Becoming a Target

Columbus      It is a weird (and I suppose discouraging) fact of contemporary public life in the mega-media and mile-a-minute internet market that there has become an inverse ratio of attack that comes with accomplishment.  The bigger ACORN becomes, the more it becomes a target for the haters, the baiters, pretenders and posers, and the apologists and promoters of all manner of weirdness.

In the same way we saw the exhilaration of celebrity as a new factor in the ACORN organizing environment at the ACORN national convention, we also saw in our current notoriety and increasing prominence and power that ACORN — and all of us closely identified with the organization — have become tactical targets.  Not only in future conventions will I have to be more mindful of security assignments for speakers, the stage, and our top leadership, but I will also have to start making plans for the crazies that walk among us for whom we represent an opportunity for their agendas, rather than our own.

I don’t mean the LaRouchers who managed to sneak in a banner attacking ACORN and Hillary Clinton — I think it said we were Nazi’s but couldn’t tell — on the balcony on the last morning of the convention and then tried again outside as we loaded the buses.  We were able to chase this poor soul off within seconds.  He did not prompt warm fuzzy feelings from our members, and the heartbeat of liberalism is not in our soult when we are loading 2500 members on buses for a march — believe me about that!

I do mean the rightwing tacticians, who are both shrewd and clever. 

The ACORN Convention became an opportunity for them, especially for one of the right’s copycat operations, whose main purpose — from our experience — is to depress wage rates and oppose any increase of the minimum wage.  We can generally count on seeing this outfit everywhere that we are involved in an initiative of any kind that will benefit tens of thousands if not millions of lower paid workers who greatly deserve a living wage for their hard work.  First, we picked up the usual trifling email bulletin from one of our news services that this outfit was going to release an “expose” about ACORN and the minimum wage campaigns to coincide with the ACORN national convention.  Tactically they obviously assumed — correctly as it turned out — that we were in Ohio with the convention, lots of members, and a lineup of support for raising the minimum wage, so maybe they could try to get “in the story” with some stuff.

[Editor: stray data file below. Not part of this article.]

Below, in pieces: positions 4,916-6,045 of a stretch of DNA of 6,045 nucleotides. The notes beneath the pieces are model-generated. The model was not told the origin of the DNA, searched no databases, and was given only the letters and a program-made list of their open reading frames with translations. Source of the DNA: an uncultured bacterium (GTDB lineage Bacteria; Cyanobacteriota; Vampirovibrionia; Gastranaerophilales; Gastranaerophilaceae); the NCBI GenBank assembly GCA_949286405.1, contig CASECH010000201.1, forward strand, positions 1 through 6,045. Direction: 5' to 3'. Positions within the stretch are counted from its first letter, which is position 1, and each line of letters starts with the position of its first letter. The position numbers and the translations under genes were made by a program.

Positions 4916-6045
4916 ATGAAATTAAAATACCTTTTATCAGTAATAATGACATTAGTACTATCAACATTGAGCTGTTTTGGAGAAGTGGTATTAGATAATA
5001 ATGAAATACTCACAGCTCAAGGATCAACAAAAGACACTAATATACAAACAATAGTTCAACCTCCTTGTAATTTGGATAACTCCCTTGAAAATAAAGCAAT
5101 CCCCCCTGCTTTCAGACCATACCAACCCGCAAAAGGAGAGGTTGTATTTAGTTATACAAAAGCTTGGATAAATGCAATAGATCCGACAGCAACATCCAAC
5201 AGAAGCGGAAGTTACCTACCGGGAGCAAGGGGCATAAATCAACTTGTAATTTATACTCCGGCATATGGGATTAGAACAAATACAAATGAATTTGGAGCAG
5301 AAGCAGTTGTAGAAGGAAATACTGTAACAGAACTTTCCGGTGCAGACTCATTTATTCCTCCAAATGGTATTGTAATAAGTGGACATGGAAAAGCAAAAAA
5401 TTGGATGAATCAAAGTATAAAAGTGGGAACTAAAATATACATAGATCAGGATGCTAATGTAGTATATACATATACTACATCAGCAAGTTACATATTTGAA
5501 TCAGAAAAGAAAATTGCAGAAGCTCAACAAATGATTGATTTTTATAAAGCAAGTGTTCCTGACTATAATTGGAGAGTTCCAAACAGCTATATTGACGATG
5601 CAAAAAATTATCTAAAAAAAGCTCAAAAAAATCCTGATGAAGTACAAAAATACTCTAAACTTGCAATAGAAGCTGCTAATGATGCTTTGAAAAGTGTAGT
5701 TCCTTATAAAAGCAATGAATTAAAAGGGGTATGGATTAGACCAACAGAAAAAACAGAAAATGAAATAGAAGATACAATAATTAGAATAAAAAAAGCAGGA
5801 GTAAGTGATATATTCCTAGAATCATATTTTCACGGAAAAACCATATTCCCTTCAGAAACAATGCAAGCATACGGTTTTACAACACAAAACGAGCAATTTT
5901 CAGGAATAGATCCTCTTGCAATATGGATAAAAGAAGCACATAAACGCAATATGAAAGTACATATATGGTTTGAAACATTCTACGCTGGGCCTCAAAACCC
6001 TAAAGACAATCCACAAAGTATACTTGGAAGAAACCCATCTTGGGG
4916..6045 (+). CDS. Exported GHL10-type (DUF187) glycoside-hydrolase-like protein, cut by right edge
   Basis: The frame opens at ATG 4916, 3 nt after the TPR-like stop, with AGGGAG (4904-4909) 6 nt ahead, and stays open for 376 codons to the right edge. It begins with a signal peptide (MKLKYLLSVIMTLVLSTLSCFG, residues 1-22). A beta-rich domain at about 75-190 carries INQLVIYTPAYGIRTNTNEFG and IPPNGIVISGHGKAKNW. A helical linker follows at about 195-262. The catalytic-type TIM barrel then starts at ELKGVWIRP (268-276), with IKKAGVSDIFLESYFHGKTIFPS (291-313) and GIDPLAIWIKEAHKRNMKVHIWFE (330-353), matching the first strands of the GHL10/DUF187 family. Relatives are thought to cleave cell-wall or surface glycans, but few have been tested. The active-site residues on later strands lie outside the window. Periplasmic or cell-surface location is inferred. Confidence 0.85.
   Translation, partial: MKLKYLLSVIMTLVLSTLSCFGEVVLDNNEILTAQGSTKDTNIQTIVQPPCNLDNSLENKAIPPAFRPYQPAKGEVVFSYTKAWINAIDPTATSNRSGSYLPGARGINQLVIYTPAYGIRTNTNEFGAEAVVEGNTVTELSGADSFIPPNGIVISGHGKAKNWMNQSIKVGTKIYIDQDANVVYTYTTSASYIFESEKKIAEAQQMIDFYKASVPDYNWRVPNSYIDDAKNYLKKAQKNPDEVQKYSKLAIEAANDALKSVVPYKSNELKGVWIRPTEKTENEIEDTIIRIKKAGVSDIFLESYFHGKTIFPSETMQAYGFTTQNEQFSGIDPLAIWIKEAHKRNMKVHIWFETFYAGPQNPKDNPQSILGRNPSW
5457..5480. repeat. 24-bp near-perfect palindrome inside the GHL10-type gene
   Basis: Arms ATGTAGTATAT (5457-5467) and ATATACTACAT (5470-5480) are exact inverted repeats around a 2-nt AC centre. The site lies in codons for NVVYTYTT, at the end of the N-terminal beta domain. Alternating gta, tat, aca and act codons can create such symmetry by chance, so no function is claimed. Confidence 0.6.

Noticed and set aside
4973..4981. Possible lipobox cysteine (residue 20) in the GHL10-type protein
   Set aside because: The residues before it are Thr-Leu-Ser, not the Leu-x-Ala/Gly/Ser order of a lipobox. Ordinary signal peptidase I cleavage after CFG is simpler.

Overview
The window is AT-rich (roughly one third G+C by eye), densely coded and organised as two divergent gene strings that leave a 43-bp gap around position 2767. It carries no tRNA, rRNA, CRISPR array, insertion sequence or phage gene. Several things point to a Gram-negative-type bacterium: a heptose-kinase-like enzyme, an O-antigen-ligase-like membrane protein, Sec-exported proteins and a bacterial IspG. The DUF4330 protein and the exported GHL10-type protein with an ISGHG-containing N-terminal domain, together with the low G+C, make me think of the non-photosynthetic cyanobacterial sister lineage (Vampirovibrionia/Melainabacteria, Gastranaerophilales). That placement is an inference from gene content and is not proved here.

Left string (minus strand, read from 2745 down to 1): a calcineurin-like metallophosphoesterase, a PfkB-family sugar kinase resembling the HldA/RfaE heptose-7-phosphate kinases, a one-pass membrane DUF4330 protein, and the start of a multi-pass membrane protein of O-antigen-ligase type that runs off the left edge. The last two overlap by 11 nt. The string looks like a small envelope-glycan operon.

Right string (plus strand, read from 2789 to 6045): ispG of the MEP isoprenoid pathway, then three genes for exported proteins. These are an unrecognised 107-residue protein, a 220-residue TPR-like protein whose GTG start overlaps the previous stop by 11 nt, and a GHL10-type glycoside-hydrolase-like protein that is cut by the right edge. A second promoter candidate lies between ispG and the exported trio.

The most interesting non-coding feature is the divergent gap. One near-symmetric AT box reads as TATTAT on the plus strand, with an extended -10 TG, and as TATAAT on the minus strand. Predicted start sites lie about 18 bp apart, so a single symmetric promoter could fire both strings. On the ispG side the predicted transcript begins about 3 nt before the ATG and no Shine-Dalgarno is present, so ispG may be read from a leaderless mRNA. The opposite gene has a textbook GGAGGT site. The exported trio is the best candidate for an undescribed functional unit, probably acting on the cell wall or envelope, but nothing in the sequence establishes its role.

I actually found it hard to find the report, which comforted me.  In their bulletin they called for a protest by people sending complaints to me directly at my email address.  Thus far I haven’t received a single email, so I’m breathing easy.

The coup de grace though was a “billboard truck” attacking ACORN.  Senator C. J. Prentiss first mentioned something about this truck when she spoke on Sunday.  I didn’t know what she was talking about?  On Monday during the march the truck though kept driving by the march line and managed to stay parked for a couple of minutes across the street from the Ohio State Capital where we had our final rally to support an increase in the minimum wage.

It must have cost thousands of dollars!  It was big.  It was professional. 

And, it was irrelevant.  Some members took pictures.  It was a novelty of sorts.  Nothing showed up in any picture of the events or any story of the convention.  It was a tree falling in the forest with little sound.

Except that the true believers — the haters and the baiters — in a constant and closed loop of bile will read this, sadly, as if it were truth, and repeat it to themselves, and quote it back and forth, no matter how wrong and distorted, and it will have a life in a parallel universe alongside of the struggle and fight of the organization.  We seemed to have finally arrived.  And, when you do finally get there, what you find is another dimension of a world of weirdness.  In these days and times, this social change thing is a weird and wild ride!

July 11, 2006

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